UK lamb exports experience 25% growth

By Aaron McDonald & Aidan Fortune

- Last updated on GMT

UK lamb exports have grown by 25% year-on-year
UK lamb exports have grown by 25% year-on-year

Related tags Welsh lamb United kingdom Lamb Livestock

Lamb exports from the UK saw a 25% rise for the first six months of 2017 with figures reaching £177.3 million, according to figures from the HM Revenue and Customs (HMRC). 

Hybu Cig Cymru – Meat Promotion Wales (HCC) welcomed the growth but said access to the EU must continue post-Brexit.

“The HMRC statistics show that, aside from some growth in emerging markets such as Hong Kong, the vast majority of the increased exports in 2017 have come in EU countries such as France and Belgium, where the Welsh Lamb brand is well-known and respected,”​ said Kevin Roberts, chairman of HCC.

“HCC stands ready to work with the industry to exploit new opportunities in the USA and elsewhere if and when long-running diplomatic negotiations to open those markets come to fruition. But at present well over 90% of our exports are to the EU. These figures represent a success story, but Welsh farmers need fair access to EU markets in order to maintain this momentum after Brexit in March 2019.”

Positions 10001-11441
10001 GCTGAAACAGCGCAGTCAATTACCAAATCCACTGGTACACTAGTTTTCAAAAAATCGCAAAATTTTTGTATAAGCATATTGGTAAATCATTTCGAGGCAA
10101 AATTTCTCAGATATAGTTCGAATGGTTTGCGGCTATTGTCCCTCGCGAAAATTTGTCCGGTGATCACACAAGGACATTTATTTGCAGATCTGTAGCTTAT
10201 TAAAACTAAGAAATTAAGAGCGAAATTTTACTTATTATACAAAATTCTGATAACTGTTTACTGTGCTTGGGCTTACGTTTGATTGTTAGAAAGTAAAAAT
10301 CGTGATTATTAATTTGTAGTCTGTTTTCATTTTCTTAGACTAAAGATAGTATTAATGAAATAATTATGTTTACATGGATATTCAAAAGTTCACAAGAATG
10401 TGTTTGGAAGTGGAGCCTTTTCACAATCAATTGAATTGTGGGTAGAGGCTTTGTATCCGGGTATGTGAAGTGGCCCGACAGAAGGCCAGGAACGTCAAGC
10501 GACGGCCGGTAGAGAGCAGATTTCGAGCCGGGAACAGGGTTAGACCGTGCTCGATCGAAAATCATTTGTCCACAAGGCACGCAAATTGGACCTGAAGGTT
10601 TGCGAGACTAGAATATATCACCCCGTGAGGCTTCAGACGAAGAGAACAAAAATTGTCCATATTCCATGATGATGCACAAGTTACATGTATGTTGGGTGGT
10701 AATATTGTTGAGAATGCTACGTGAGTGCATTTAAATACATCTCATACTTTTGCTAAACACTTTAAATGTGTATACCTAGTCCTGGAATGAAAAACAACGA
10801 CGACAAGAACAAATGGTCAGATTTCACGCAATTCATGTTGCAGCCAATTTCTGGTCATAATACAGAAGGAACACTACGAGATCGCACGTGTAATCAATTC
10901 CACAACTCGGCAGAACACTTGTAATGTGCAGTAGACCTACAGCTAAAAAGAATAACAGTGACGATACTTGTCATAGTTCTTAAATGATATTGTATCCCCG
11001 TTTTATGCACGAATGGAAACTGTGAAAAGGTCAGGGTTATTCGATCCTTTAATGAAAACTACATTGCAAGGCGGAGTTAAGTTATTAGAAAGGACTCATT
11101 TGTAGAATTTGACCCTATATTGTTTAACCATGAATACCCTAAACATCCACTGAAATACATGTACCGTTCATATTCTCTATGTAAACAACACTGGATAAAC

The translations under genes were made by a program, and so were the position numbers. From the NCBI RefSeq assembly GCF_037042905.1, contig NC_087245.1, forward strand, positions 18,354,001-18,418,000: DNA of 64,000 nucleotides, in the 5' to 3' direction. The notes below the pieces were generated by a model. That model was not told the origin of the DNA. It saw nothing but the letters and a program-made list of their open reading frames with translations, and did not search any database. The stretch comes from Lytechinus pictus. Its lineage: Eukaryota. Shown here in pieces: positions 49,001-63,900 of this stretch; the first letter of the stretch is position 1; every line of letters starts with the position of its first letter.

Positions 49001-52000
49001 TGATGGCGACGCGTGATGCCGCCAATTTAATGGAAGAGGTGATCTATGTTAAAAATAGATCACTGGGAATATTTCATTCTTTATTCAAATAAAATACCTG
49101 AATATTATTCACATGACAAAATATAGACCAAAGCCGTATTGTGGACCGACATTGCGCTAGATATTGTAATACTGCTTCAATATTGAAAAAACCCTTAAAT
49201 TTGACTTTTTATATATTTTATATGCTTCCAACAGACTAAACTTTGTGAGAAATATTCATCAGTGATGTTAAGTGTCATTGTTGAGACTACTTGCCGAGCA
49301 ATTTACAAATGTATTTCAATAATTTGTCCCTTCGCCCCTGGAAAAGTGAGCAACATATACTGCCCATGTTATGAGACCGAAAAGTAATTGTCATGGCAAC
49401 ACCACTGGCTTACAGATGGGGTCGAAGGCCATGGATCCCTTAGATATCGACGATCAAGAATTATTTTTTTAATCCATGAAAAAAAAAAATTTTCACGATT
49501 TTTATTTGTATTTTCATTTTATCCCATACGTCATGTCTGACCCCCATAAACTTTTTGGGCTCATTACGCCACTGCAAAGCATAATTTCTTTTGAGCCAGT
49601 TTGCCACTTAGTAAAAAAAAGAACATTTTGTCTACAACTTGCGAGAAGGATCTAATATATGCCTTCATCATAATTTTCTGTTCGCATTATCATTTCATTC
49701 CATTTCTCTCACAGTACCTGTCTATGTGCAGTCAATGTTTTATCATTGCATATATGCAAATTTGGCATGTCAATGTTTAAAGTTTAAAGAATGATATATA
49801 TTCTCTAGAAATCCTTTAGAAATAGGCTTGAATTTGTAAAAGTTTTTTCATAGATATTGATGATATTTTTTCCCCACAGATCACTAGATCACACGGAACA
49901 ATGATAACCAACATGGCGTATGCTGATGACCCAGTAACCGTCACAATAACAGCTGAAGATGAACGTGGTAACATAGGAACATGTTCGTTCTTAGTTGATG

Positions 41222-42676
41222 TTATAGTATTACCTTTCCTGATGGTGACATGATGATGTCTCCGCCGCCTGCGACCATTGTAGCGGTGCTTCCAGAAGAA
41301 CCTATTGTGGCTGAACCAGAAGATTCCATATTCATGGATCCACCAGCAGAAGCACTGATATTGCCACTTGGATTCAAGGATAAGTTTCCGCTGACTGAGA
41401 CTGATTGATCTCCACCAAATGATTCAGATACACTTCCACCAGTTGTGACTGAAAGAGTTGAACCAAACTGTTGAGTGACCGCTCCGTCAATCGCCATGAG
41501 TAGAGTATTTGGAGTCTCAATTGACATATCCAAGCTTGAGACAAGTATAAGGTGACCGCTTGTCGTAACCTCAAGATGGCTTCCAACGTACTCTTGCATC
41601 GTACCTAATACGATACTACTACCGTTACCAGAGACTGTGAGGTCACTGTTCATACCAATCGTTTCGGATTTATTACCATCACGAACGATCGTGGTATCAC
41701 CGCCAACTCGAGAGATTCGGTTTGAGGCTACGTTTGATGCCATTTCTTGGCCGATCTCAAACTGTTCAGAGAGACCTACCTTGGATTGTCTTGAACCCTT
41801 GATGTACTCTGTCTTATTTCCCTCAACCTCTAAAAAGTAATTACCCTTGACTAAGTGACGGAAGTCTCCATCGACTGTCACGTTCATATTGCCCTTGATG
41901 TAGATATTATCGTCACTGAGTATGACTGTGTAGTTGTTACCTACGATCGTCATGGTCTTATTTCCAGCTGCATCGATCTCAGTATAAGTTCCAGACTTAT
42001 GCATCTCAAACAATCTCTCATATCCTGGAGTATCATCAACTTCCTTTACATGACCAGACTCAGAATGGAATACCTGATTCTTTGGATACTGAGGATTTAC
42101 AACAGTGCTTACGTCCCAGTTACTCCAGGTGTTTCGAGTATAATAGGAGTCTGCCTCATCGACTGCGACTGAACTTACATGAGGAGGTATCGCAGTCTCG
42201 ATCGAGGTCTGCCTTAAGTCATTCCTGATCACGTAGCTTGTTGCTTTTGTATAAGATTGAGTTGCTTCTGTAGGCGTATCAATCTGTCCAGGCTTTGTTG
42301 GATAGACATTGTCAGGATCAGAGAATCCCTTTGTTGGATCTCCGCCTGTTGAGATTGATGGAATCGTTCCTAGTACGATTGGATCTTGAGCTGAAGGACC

He commented that a key market was Germany, which saw a 29% growth in sales, partially attributed to promotional campaign by HCC highlighting PGI Welsh Lamb.

John Richards, HCC industry development and relations manager, told Global Meat News that exports of cuts not typically sold in the UK was helping carcase balance.

“Exports are extremely important for Welsh Lamb in terms of carcase balance. While the domestic market is driven by demand for lamb legs, other cuts find greater favour in various markets abroad including breast, shoulder, neck and offal. A balance of home and overseas markets – both European destinations and newer markets such as Hong Kong – is thus vital for the Welsh Lamb industry to achieve the maximum value possible for the carcase.”

Meanwhile, imports of lamb into the UK, primarily from New Zealand, dropped by 15% compared to the same period last year.

“These figures are undoubtedly good news for the Welsh lamb industry,”​ added Roberts. “The decline in imports from New Zealand is welcome, showing that UK retailers are responding to their consumers’ demand for high-quality home-produced meat.”

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